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Chapter 13: The Home-Coming

Sometimes it has happened.for example Mahavira lived for twelve years in silence. Naturally, living twelve years in absolute silence, he forgot how to speak. When he came out of the mountains he found himself just like a newly-born child who knows no language. And a beautiful parable exists about him, that he never spoke in his whole life from then on. He had to devise a totally different method for conveying a simple idea - that that which you are searching is not outside; it is within you.

The device that he had to develop.because he had forgotten speech - he had forgotten those words, those languages, that he had known once; the silence for twelve years had been so deep, it had erased everything else - the device that he found was telepathy. He had his closest disciples just sit silently with him, and they would speak to people. Something would transpire between him and his closest disciples which was invisible; no word was exchanged.

And the miracle was that his closest disciples could hear that which was not said. How to decide whether they are hearing the right things? It was more a vibe.he was vibrating with tremendous ecstasy and silence and peace. They had become just sensitive enough to receive that vibe, and to translate that vibe into language. The only criterion that they were right was that they all were saying the same things to people. There was no quarrel, no conflict, no question that, “You have heard wrong.” They simply repeated that which was not possible for Mahavira to speak. He used their language, their words, to convey his silence, to convey his solitude.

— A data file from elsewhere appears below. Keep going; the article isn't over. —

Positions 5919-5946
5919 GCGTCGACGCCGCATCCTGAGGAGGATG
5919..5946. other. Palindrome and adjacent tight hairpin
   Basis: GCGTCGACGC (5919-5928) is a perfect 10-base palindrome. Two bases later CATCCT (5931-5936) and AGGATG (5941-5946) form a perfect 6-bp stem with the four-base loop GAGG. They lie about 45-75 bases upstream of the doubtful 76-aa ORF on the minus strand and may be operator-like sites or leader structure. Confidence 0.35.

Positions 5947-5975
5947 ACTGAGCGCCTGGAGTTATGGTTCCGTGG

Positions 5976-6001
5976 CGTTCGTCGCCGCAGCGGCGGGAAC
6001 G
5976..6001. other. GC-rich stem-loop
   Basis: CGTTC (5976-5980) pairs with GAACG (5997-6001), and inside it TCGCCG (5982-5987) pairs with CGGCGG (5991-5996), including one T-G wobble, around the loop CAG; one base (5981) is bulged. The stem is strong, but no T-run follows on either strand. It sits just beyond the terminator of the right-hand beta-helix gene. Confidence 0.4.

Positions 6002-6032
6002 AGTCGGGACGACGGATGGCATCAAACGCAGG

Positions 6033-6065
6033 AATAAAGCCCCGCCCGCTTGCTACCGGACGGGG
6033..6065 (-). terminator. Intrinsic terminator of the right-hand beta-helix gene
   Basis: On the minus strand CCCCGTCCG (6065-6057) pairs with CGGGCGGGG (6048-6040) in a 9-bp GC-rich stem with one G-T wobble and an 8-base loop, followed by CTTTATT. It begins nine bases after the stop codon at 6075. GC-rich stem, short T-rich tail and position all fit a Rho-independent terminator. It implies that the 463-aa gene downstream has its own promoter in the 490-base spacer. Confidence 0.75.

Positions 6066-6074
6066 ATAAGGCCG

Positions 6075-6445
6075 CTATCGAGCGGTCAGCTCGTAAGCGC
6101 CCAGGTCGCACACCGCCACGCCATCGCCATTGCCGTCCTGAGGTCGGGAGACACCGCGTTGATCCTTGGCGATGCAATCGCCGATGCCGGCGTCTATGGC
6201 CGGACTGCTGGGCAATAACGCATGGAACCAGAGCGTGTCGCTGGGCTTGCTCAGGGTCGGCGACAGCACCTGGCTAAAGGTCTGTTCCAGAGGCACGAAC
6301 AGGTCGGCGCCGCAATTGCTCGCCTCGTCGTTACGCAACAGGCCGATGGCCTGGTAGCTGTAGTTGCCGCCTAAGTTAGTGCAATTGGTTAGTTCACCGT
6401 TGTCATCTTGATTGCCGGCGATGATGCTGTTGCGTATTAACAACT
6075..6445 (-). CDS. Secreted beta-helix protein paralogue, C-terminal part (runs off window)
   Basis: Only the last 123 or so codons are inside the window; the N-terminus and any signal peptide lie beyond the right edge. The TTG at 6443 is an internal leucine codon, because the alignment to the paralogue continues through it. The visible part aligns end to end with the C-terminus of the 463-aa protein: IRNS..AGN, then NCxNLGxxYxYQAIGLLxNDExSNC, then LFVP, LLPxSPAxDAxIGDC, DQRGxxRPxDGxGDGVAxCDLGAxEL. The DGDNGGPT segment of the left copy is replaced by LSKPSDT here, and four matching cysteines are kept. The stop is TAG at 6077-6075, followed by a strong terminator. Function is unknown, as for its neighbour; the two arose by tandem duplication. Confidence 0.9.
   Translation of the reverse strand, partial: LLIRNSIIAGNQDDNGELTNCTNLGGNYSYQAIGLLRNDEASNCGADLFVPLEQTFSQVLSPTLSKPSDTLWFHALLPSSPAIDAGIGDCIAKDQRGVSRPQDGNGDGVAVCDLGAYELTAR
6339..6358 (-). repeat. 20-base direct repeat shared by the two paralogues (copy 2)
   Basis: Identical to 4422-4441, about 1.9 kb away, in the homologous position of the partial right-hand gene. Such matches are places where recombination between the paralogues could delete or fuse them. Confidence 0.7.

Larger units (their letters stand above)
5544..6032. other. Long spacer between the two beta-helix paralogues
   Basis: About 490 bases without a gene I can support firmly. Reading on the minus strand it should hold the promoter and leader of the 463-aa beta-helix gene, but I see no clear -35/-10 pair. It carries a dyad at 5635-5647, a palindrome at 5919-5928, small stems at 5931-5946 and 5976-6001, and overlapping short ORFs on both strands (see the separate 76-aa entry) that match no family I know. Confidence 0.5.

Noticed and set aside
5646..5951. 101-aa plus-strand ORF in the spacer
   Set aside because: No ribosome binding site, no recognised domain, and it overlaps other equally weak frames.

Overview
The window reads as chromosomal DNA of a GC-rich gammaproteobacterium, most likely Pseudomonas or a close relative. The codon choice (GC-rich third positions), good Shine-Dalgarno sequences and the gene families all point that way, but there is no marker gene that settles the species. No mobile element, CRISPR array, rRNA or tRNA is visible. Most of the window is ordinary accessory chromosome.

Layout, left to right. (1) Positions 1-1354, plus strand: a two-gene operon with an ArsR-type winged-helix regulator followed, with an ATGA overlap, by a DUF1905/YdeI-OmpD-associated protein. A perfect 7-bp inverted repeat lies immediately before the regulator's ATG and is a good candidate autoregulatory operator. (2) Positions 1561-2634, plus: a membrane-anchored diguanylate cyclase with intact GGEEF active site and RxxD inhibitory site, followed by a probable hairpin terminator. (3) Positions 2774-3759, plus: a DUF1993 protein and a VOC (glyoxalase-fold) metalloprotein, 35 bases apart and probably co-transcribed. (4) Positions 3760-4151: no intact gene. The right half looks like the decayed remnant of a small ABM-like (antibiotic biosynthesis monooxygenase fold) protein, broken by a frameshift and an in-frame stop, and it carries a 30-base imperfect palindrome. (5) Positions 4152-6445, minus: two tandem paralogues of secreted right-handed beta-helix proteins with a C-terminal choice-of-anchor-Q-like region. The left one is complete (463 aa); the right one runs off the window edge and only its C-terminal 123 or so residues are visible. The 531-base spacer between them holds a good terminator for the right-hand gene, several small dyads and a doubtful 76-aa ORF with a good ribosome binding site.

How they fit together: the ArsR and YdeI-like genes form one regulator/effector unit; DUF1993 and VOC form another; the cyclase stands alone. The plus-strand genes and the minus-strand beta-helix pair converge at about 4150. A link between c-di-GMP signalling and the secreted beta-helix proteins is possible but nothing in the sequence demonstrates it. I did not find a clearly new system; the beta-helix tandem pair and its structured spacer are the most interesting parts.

Just in this century, one of the most important men was Meher Baba. He remained silent his whole life. Although he again and again announced that he was going to speak at a certain date, when the date came it was postponed.

His closest disciple, Adi Irani, used to come to see me. All Meher Baba’s books are written by Adi Irani. His name is not on those books as the author; the author is Meher Baba.

I asked him, “Why, again and again, do you declare that this year Meher Baba is going to speak? This has been going on for thirty years, and people gather on that date and he does not speak.”

He said, “I don’t have any explanations.”

I said, “My own experience says that perhaps he has forgotten language.”

Adi Irani was not aware of Mahavira and his state that had happened after twelve years of silence. Perhaps he was trying, but he was failing again and again. The silence is so much, and the words are so small they cannot contain it. The truth is so big and the language is so trivial.

I told Adi Irani, “Drop the hope that he will ever speak.”

And he did not speak; he died without speaking. But with Adi Irani he had a telepathic, non-linguistic communion.

I asked Adi Irani, “Do you feel sometimes suspicious whether what you are saying is exactly what he means?”

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